"I'm With Her Now" Isn't What It Sounds Like

by Erin Corbett

On Thursday night, Hillary Clinton officially accepted her nomination as the Democratic Party's 2016 presidential candidate. There's a lot at stake in this election, but there was a lot at stake even before both parties nominated their respective candidates — and perhaps that's partially why it's so hard for Americans to get behind Clinton just because she is the nominee. After Clinton's acceptance speech on Thursday, many took to Twitter to share why they are "with her now," or why they're still not with her, using the Twitter hashtag #ImWithHerNow.

Where to put a vote in the general election is still not a simple decision for many, and despite what some argue about the party being unified, it doesn't seem that everyone is on the same page. There are those who are with Clinton, and who have always been with Clinton. There are some who have said they support her now that she is the nominee, and others who support her now despite her being the nominee.

There are, of course, the "Bernie or Bust" supporters, some of whom might back Hillary, some who aren't sure, and others who don't plan on voting at all. But even outside of the Bernie or Bust camp, there is an important conversation happening across the country about for whom to cast a ballot this fall. Some are saying they'll never vote for Clinton; others are saying they won't vote at all. Even if there is unity in the idea of stopping a Donald Trump presidency, there is not unity behind the candidate who will make that happen, and best serve the American people and the world. Even though we hear most about the two major parties in American government, at the end of the day, our politics exist on a spectrum that goes beyond two parties.

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Many left-leaning Americans understand that a Trump presidency would be detrimental and would exacerbate many of the problems facing Americans and other nations. However, some have asked whether Clinton would be much better, citing previous Clinton terms and prior Clinton-backed policies. One Sanders supporter, Kirk Voorhees, spoke with Vox about that dilemma, telling them, "I just feel like the Clintons have betrayed me over and over."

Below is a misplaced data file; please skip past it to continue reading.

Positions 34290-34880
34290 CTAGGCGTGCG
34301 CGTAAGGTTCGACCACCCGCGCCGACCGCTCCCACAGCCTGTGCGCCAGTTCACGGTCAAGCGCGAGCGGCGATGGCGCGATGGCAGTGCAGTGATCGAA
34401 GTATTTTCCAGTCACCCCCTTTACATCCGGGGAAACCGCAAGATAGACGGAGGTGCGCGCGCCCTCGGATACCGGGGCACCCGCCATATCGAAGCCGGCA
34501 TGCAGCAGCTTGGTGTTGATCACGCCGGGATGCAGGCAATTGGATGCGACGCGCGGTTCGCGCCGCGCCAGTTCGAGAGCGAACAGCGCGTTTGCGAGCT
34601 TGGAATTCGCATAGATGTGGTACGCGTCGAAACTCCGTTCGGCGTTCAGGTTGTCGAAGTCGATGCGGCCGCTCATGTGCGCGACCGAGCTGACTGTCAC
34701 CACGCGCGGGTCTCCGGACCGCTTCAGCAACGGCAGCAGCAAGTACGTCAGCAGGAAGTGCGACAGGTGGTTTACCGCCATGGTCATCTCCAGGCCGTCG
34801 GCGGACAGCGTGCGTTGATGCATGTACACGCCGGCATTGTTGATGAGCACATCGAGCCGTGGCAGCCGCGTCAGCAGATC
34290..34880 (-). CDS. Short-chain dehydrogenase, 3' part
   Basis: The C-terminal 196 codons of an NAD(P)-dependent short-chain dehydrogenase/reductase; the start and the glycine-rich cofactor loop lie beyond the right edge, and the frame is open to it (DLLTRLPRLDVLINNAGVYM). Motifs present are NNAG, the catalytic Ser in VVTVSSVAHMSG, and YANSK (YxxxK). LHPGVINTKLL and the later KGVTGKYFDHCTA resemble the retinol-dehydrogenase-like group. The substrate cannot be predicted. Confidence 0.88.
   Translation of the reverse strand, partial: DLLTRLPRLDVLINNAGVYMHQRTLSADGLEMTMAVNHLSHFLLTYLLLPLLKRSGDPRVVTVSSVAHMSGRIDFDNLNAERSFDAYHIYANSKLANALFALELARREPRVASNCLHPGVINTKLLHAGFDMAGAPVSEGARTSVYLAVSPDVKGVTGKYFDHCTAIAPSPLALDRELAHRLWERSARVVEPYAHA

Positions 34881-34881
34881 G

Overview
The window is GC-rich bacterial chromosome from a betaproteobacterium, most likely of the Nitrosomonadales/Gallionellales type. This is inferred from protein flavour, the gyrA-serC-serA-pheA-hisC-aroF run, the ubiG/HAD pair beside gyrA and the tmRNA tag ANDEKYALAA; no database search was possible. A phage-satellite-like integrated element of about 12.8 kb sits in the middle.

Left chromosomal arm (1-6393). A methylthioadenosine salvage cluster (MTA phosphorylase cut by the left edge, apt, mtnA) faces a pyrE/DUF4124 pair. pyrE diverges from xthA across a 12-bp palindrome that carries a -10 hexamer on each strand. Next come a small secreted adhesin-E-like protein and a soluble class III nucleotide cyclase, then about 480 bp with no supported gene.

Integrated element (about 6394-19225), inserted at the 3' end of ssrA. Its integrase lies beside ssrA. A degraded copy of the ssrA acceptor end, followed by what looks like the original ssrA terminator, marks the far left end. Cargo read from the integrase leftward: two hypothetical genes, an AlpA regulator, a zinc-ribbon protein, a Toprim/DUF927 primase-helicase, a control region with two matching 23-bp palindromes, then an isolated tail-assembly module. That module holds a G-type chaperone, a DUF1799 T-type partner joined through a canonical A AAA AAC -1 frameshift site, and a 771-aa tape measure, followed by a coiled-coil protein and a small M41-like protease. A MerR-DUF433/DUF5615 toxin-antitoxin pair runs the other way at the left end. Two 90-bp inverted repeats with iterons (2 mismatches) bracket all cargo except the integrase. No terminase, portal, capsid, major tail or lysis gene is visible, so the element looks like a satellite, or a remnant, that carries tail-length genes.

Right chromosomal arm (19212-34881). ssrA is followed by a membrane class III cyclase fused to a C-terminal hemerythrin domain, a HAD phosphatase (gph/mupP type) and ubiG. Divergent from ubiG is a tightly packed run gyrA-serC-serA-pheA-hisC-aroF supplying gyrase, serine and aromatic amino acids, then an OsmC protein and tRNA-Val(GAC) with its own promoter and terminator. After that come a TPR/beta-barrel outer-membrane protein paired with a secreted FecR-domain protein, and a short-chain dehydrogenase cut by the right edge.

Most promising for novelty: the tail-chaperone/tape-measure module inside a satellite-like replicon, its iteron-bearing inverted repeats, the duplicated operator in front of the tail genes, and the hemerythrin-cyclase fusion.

Here's what people had to say on Twitter using the #ImWithHerNow hashtag.

Those Who Feel They Don't Have A Choice

For some, it is hard to consider putting support behind a candidate they feel doesn't represent them. However, some voters now feel they don't have any choice but to vote for Clinton this fall. That's because, with our current electoral process, there is simply no way of keeping Trump out of the White House without Clinton winning the election. For those who feel they have to vote for someone, only to stop another candidate, there really is no choice in their vote.

Those Who Will Never Vote For Her

Alyssa Batchelor, who shared the above tweet, has been a Sanders supporter over the course of the primaries. She echoed what some voters have expressed in her reasons for never wanting to vote for Clinton — that it plays into voting out of fear.

Batchelor tells Bustle, "Mostly it's the attitude from the DNC and HRC's campaign and supporters that I have to vote for [Clinton] because not voting for her is a vote for Donald Trump. I hate that narrative because when it comes down to it, it's fearmongering. We need to look at all of our options, third parties included, and really reflect hard on what we want our next President to embody. We can't let fear dictate our politics. So I will be voting my conscience come election day, and that won't be for Hillary Clinton."